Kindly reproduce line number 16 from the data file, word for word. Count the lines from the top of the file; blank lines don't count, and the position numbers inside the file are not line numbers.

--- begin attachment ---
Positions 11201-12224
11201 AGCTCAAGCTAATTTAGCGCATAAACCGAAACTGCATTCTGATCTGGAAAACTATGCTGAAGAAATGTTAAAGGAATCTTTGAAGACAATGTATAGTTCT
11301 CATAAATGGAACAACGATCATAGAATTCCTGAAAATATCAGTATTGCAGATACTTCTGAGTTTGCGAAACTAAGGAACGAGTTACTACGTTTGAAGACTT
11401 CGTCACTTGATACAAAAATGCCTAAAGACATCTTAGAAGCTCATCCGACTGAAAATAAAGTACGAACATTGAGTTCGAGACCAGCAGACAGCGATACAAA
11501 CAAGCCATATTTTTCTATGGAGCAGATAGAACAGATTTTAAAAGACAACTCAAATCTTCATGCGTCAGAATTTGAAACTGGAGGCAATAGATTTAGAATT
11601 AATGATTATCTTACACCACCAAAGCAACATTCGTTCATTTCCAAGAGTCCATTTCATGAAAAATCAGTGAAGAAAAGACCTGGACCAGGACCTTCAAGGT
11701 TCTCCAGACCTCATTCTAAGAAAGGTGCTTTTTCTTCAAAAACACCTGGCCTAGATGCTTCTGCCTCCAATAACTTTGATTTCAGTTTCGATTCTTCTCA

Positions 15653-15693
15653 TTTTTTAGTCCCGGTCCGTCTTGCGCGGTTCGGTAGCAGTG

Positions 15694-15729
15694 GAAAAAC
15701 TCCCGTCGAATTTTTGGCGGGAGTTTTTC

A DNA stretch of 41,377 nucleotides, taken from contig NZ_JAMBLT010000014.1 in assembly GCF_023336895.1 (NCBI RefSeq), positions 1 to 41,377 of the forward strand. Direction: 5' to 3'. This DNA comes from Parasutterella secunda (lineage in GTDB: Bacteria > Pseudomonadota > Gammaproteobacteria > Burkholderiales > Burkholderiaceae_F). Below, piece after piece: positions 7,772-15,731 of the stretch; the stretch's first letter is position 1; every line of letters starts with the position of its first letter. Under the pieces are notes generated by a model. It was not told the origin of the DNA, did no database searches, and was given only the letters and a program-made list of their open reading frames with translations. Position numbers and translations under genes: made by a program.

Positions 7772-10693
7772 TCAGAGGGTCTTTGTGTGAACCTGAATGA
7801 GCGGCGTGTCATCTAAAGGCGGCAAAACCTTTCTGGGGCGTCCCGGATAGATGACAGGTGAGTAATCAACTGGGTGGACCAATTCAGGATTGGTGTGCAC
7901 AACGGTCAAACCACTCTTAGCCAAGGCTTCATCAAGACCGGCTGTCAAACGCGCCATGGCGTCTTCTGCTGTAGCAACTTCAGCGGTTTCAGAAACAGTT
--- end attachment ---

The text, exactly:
7801 GCGGCGTGTCATCTAAAGGCGGCAAAACCTTTCTGGGGCGTCCCGGATAGATGACAGGTGAGTAATCAACTGGGTGGACCAATTCAGGATTGGTGTGCAC